8 - 1 - 2011
While many people consider college savings plans the same as college investment funds, there is a difference. When you save for college using standard bank or credit union accounts, you receive a stated return (interest) at a disclosed rate.
Technically, college investment plans generate earnings based on the performance success—or lack—of the college investment options you choose. You should also evaluate child investment options in light of the presence or absence of tax consequences for earnings and/or withdrawals.
7 - 7 - 2011
College planning often seems like a daunting challenge when you hear or read about the cost of a university education. Unfortunately, college costs continue to escalate and projections indicate that those parents and students without college funding plans will come up financially short for education expenses. But, where can you turn for help with college investment plans? Here are some suggestions for college funding options.
• College counselors. Like professional career coaches, college counselors try to help students and parents navigate the maze of scholastic and financial planning needed to have a successful university experience.
• College investment planning funds. College funding options, like the Gerber Life College Plan, offer help and information along with programs structured to saving for college. With flexible options, you can plan for college at affordable investment dollars.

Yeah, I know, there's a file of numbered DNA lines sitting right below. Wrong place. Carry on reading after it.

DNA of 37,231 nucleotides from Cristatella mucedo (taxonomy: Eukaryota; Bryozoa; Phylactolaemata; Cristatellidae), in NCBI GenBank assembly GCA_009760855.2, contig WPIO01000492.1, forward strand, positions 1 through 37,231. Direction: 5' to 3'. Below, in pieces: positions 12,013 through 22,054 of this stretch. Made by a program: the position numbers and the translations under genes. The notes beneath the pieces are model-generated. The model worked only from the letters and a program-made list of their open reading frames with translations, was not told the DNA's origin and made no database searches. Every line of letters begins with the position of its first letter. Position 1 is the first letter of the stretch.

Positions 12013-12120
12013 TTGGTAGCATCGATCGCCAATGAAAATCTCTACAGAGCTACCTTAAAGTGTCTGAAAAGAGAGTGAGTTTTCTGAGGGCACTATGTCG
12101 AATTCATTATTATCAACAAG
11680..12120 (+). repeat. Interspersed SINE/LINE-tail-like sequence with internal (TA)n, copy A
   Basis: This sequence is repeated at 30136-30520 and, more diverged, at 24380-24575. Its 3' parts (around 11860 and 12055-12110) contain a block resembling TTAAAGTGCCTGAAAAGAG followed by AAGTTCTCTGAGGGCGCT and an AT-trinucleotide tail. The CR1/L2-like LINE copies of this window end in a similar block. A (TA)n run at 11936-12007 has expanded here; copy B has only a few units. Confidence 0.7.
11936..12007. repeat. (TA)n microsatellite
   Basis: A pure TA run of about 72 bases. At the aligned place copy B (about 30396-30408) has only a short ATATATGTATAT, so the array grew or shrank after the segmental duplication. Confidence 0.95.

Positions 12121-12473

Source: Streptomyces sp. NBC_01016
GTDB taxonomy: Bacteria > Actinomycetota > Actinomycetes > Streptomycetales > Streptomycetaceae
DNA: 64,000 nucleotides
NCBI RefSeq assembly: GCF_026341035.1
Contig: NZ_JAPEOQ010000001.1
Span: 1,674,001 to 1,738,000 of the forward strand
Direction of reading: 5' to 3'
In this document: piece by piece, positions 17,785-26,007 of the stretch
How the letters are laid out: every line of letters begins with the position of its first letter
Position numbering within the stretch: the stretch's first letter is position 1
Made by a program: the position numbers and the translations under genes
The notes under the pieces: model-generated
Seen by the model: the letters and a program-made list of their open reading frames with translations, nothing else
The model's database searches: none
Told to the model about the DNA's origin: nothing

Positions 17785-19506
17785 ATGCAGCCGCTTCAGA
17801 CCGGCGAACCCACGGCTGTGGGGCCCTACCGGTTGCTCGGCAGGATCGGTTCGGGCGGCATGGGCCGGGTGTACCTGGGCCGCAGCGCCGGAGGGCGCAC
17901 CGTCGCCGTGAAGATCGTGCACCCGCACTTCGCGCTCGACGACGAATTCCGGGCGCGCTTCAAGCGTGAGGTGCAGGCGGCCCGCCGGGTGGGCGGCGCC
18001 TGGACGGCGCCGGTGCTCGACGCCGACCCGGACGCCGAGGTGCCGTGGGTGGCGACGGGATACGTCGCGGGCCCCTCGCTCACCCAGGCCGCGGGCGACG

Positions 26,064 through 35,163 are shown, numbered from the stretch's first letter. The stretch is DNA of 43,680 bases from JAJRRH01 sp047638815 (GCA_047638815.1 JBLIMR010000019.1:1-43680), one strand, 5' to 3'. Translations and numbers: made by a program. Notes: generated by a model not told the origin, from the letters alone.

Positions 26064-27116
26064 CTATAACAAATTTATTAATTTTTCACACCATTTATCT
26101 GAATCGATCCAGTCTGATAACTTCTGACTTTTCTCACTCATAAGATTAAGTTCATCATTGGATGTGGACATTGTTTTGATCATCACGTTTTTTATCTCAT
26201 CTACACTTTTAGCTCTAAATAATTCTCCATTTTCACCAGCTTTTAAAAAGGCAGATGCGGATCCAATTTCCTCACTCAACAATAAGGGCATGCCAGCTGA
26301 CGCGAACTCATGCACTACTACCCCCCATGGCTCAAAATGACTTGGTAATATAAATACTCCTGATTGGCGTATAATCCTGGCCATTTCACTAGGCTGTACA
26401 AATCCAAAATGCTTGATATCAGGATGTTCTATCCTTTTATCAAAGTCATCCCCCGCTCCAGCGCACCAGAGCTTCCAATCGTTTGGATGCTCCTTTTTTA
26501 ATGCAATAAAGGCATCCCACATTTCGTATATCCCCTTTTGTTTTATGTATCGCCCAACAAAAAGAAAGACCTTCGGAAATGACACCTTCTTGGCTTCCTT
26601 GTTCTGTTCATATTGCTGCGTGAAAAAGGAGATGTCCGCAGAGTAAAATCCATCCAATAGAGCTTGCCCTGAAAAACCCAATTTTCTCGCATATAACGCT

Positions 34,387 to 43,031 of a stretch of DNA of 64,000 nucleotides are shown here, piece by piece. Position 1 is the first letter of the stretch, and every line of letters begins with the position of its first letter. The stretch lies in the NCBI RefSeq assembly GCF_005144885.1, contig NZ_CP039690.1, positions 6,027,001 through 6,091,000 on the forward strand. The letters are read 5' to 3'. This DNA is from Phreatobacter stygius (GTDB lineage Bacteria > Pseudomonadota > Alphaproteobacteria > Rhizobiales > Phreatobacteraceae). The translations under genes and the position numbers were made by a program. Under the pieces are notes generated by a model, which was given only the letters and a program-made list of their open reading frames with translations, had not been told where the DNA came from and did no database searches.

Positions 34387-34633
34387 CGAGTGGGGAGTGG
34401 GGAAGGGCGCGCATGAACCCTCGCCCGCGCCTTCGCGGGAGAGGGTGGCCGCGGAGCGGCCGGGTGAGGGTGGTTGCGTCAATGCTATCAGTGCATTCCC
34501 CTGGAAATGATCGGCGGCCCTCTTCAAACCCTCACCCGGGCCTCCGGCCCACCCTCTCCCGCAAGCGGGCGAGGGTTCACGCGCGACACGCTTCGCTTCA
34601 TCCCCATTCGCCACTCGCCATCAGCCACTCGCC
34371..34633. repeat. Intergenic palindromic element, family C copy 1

6 - 22 - 2011
Saving for college is challenging, but you have some excellent options. When you save for college, knowledge is power. The key is to identify the college funding options that are best for you. Here are some proven suggestions.
- 529 College Savings Plan. College planning becomes easier and cost effective with a 529 educational savings account. Two features are primarily important: You can contribute up to your state maximum per year. Equally important, your earnings will grow tax-free.
6 - 5 - 2011
Whether your child is still learning to walk and mobilize their toddler tools, or moving deftly toward college age, you should be saving for college. Here are some things to consider to start saving for college properly.
- Current age of your child. Children have a habit of growing up much too fast for most parents’ taste. If you haven’t yet experienced this phenomenon, you will. When you look at your 15 year old, you’ll see him/her at age two or three—which was only “yesterday.”
- College costs continue to increase unabated. When current Baby Boomers went to college, “expensive” tuition was around $2,000 to $3,000 per semester. This level applied only to more prestigious schools, like Harvard College, Boston College, and Stanford University. Today, in most cases, you merely need to add another “0” to estimate tuition.
- Classic and newer options to save for college. Classic
college savings options include savings accounts, CDs, investment accounts, mutual funds, annuities, and U.S. Savings Bonds. Newer college planning choices include 529 plans and Coverdell education savings accounts. The Gerber Life College Plan is another excellent option. It provides a “guaranteed benefit payment” for children expected to begin college in 10 to 20 years.
- Your current and projected financial condition. The recession of 2007 to 2009 taught us multiple lessons about financial uncertainty. Many who believed their jobs and finances were stable and secure received unpleasant surprises. We also learned that even the largest university endowment funds, from which most scholarship money comes, can be decimated by a down economy. Until—and unless—these funds recover strongly, millions of scholarship dollars will remain unavailable.